For the 2012 season, the team was renamed RadioShack–Nissan–Trek. The reason is that the American Team RadioShack ceased racing, and their former sponsors joined the Luxembourg Cycling Project. Johan Bruyneel along with several riders from Team RadioShack moved to the new team.[10][11] The lineup for 2012 was officially confirmed on 5 December 2011.[12] The official UCI name for the team is RadioShack Nissan[13] and it is registered in Luxembourg.

While the UCI ProTeam is now named RadioShack–Nissan–Trek, in December 2011 Leopard also launched a UCI Continental Team, consisting mainly of U23 riders, called Leopard-Trek.[14]

On 17 July 2012, Fränk Schleck was removed from the 2012 Tour de France by the team during the second rest day after his A-sample returned traces of Xipamide.[15] Team RadioShack–Nissan won the team classification of the Tour de France.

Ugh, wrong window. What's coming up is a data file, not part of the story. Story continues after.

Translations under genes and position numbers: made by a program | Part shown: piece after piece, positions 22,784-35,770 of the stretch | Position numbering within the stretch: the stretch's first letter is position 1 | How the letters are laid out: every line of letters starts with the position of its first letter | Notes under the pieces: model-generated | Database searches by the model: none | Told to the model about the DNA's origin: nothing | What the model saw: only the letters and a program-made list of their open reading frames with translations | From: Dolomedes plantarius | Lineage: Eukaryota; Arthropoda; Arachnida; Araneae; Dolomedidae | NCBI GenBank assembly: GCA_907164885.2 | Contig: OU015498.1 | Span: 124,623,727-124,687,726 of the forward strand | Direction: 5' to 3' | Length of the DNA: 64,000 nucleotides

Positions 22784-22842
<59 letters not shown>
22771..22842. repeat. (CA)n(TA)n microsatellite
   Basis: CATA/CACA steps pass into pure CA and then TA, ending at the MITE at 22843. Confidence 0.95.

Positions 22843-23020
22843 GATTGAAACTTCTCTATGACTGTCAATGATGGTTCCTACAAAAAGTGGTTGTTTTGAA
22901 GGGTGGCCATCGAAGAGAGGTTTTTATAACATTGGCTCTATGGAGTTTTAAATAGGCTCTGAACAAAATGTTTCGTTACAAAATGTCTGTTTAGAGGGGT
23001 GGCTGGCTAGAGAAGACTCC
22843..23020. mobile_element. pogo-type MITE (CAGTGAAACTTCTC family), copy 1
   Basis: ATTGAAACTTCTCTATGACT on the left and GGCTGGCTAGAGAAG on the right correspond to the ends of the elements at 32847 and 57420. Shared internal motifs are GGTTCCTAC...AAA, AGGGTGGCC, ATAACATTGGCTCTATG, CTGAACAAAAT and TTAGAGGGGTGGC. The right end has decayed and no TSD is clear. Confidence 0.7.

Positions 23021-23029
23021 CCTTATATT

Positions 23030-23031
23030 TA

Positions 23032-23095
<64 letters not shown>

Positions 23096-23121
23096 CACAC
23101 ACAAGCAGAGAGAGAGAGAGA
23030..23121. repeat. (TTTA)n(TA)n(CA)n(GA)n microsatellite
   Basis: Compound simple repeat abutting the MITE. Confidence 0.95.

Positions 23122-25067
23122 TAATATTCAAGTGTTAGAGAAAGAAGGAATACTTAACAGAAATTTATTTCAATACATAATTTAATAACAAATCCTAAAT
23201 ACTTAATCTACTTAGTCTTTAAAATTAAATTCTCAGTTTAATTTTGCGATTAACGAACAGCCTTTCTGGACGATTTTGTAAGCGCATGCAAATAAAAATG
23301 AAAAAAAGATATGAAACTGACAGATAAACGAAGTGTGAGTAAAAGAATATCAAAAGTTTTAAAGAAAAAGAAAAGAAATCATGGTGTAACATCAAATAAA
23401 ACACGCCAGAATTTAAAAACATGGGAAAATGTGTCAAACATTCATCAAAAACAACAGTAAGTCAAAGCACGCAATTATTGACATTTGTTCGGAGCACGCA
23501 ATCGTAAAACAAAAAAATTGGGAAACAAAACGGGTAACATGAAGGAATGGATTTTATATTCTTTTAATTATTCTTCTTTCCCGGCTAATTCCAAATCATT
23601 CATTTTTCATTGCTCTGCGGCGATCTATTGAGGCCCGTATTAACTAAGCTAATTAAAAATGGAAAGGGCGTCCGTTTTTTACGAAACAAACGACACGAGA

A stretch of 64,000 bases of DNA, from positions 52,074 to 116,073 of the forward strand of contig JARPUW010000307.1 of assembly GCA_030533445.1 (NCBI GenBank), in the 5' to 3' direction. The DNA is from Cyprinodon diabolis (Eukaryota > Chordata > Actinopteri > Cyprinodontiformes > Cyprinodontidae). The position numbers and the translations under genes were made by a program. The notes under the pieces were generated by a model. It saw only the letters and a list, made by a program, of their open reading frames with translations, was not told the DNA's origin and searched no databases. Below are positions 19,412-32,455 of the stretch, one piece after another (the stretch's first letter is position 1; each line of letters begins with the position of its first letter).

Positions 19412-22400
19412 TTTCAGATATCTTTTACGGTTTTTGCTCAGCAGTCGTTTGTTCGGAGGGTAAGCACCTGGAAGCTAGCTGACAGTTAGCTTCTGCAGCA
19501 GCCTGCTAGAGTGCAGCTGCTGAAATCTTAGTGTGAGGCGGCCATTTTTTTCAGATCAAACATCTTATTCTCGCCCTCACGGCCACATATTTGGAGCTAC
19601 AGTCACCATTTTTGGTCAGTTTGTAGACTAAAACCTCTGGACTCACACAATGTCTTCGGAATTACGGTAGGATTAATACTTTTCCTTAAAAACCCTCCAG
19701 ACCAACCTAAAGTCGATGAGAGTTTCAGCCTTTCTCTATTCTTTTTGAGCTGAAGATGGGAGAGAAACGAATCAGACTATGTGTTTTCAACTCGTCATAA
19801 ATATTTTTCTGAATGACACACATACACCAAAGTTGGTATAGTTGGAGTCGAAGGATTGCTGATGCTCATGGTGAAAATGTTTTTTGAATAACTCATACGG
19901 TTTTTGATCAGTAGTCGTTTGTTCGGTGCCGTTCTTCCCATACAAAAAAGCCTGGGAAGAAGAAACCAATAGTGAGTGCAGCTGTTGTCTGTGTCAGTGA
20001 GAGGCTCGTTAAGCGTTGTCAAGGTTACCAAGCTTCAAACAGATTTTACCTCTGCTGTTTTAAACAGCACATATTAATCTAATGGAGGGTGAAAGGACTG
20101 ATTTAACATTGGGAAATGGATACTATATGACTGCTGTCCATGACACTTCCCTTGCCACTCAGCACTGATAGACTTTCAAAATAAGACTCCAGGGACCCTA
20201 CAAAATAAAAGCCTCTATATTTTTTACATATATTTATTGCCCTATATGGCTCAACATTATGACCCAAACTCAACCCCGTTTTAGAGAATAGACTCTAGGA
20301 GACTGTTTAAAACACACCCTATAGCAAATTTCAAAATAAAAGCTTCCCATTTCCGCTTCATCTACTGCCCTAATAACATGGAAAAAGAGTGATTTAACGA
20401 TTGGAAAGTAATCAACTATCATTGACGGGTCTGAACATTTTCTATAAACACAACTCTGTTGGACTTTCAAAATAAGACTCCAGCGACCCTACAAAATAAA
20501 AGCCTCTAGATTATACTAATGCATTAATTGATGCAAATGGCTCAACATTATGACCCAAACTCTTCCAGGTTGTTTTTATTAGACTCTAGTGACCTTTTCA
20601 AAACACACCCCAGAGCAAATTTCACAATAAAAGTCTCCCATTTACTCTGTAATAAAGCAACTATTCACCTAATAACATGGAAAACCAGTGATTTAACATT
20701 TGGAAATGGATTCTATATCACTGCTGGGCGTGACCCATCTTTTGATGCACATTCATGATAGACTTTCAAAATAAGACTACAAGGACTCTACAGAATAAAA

Johan Bruyneel stood down as General Manager on 12 October in the aftermath of the publication by the US Anti-Doping Agency of its "reasoned decision" on the Lance Armstrong doping case.[16]

On 21 December 2012, Nissan announced that they would cease to sponsor the team, with immediate effect.[17]


During the 2013 Tour de France Team RadioShack-Leopard announced that they would not renew Fränk Schleck's contract, leaving him without a team. It also caused a serious and public rift between his brother Andy Schleck and team management, putting his future with the team into doubt.

In September 2013, Chris Horner beat Vincenzo Nibali to win the 2013 Vuelta a España becoming the oldest grand tour winner in history, winning two stages along the way.


On 3 July, the team announced that Samsung would become a new minor sponsor of the team.[18]


On 16 December 2015, the team announced that Italian coffee brand Segafredo had committed to a three-year co-title sponsorship effective 1 January 2016, with the team changing name to Trek–Segafredo.[19]